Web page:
In no particular order:
Strange House – the Horrors
Excellent hammond-organ-and-grinding-guitar driven gothic pastiche of garage rock that starts with a cover of “Jack The Ripper” just to let you know that they know that you know. A vibrant, literate and surprisingly affecting wild ride of an album that, like all the best Goth, lets you in on the joke.
CSS – CSS
A sexy, mischievous energy and a love of American New Wave and 80s pop make for Brazil’s coolest export since Sergio Mendez. Fun, infectious, and liberated/ing.
Mantaray – Siouxsie
Free from the weight of the history of her previous bands, Siouxsie survives her transformation into an “artist” in the “content industry” with dignity intact and voice better than ever. She deserves better backing but this is still an excellent album. Find the videos “leaked” on YouTube and catch her live next year.
Fur And Gold – Bat For Lashes
A wonderful continuation of the English tradition of fey, visionary, referentially open popular music that starts with a harpsichord riff and goes on from there. “Prescilla” is my favourite song of the year.
The Imagined Village – The Imagined Village
If a camel is a horse designed by committee then The Imagined Village is Bat For Lashes delivered late and over budget by a PFI conglomerate.
Prinzhorn Dance School – Prinzhorn Dance School
Sadly for an art school joke band, “The Horn” have some good songs and an often melancholy vibe that distracts from the important stuff like them making their own teapots. A slow, disquieting, stripped down, bassy, indie rock sound.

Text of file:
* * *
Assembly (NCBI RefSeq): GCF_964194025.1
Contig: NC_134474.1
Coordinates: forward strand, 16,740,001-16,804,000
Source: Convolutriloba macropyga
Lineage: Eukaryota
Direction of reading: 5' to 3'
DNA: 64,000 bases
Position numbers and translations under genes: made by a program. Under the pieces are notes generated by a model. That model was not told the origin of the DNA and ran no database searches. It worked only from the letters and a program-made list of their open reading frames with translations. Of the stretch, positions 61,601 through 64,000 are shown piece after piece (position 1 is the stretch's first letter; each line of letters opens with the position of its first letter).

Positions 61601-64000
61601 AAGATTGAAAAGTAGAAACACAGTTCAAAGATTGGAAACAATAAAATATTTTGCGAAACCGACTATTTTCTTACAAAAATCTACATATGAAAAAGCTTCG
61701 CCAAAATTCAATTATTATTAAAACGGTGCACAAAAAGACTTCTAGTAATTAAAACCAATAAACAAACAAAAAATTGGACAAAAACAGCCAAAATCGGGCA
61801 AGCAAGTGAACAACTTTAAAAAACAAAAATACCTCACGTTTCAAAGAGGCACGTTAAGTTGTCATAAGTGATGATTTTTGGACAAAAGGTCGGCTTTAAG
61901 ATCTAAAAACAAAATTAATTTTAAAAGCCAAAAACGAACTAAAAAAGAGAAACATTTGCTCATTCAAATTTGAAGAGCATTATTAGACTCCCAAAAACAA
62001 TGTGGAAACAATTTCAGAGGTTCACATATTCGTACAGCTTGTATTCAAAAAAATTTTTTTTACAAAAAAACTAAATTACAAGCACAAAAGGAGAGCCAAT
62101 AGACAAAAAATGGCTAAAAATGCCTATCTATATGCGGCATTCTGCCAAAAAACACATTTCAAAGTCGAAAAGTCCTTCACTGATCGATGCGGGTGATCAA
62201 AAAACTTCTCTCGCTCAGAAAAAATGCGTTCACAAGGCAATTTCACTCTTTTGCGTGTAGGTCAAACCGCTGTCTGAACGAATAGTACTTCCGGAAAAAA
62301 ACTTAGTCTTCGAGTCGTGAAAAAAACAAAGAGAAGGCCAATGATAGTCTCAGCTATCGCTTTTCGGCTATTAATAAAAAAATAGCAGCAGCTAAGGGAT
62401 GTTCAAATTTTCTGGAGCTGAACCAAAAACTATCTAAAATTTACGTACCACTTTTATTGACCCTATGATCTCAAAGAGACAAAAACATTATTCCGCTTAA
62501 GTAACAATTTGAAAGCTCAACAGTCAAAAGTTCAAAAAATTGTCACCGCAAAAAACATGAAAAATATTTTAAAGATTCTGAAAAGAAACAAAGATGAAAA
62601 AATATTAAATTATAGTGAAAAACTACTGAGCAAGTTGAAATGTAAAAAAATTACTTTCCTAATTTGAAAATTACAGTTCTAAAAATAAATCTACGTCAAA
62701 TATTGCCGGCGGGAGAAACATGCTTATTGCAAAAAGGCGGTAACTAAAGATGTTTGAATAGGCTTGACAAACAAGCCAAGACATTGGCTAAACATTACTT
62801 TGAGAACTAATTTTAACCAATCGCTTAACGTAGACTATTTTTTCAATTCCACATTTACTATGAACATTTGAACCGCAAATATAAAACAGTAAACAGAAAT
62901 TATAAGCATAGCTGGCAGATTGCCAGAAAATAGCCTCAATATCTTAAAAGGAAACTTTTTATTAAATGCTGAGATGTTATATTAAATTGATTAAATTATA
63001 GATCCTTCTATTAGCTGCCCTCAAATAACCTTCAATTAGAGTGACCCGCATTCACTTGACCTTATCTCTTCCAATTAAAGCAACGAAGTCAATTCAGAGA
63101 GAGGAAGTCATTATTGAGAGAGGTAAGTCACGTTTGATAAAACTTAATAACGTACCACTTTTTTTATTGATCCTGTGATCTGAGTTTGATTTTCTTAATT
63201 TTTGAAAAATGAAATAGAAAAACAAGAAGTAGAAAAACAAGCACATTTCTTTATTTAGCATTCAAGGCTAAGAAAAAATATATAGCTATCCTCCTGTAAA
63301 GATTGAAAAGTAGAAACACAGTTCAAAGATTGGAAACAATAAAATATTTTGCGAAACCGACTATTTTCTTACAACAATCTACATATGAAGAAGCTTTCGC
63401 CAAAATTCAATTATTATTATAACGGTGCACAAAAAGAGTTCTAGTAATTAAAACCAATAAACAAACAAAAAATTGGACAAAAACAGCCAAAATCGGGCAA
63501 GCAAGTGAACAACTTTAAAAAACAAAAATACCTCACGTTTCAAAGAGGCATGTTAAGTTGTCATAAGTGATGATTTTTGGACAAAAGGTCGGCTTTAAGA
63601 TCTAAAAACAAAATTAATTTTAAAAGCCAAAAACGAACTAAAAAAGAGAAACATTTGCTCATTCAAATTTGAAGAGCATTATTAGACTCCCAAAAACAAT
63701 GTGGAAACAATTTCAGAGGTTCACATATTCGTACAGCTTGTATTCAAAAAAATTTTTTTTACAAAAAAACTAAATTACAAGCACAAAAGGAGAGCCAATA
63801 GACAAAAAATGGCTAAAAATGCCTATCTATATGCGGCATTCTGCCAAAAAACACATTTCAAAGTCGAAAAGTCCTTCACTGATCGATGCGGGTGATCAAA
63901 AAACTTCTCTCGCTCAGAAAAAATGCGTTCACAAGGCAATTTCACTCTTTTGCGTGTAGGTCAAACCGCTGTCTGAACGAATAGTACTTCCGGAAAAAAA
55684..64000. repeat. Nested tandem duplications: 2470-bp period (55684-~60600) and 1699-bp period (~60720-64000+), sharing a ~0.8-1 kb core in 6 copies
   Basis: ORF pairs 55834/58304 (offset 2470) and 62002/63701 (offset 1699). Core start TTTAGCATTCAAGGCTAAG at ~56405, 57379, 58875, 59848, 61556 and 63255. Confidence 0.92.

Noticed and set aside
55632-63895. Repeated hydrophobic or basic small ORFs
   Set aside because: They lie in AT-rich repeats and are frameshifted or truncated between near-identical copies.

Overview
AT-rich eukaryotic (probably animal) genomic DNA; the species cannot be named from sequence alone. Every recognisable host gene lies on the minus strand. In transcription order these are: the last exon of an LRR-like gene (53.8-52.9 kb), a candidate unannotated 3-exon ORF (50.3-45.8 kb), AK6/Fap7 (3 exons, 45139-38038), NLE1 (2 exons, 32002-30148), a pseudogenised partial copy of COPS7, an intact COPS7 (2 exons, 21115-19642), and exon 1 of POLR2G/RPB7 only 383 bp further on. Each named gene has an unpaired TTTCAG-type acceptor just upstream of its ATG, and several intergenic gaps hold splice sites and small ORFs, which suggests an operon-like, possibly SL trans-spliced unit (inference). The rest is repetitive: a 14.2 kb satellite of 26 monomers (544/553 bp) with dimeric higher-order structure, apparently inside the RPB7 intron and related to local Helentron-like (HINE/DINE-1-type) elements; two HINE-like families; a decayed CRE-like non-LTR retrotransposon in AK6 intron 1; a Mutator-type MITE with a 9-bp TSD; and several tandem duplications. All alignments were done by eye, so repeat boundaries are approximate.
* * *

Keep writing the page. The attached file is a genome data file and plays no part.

Sighs Trapped By Liars – The Red Krayola with Art & Language
The American rockers and the English conceptual artists team up for an album with a very contemporary-sounding retro psychedelia and cool rock feel and a pair of female vocalists mirroring the pair of male lyricists. The songs are about Rimbaud, the editors of October, Samuel Beckett, various economic idiocies and several artworks by Art & Language. They are understated, savage, and very successful both as left-field music and left-wing art.
We Are All Pan’s People – The Focus Group
More of the excellent same from one of Ghost Box Records’s stable of English retro-electro outfits. Analogue synths mashed up with library albums of spoken word and incidental music tracks underwitten by the brooding feel of a countryside that is more Summerisle than Ambridge.
An End Has A Start – Editors
If Coldplay’s management had told them to try to sound more like Joy Division this would have been the result. Near-empty stadia await.
Our Love To Admire – Interpol
No, you can’t be the next Coldplay either. Not yours. What happened to the band that produced “Turn On The Bright Lights”?
War Stories – UNKLE
Heavy, rocky, gothy, post-Trip Hop dirty beats from UNKLE. Forget the insipid electronica of their second album and enjoy the sonic attack of this affecting and danceable return to form.
Myths Of The Near Future – Klaxons
Dance opportunism from some very well-read indie boys but who cares when it sounds this good? “Atlantis To Interzone” is a classic and if they can avoid going prog rock then great things await them.
OK, what did I miss?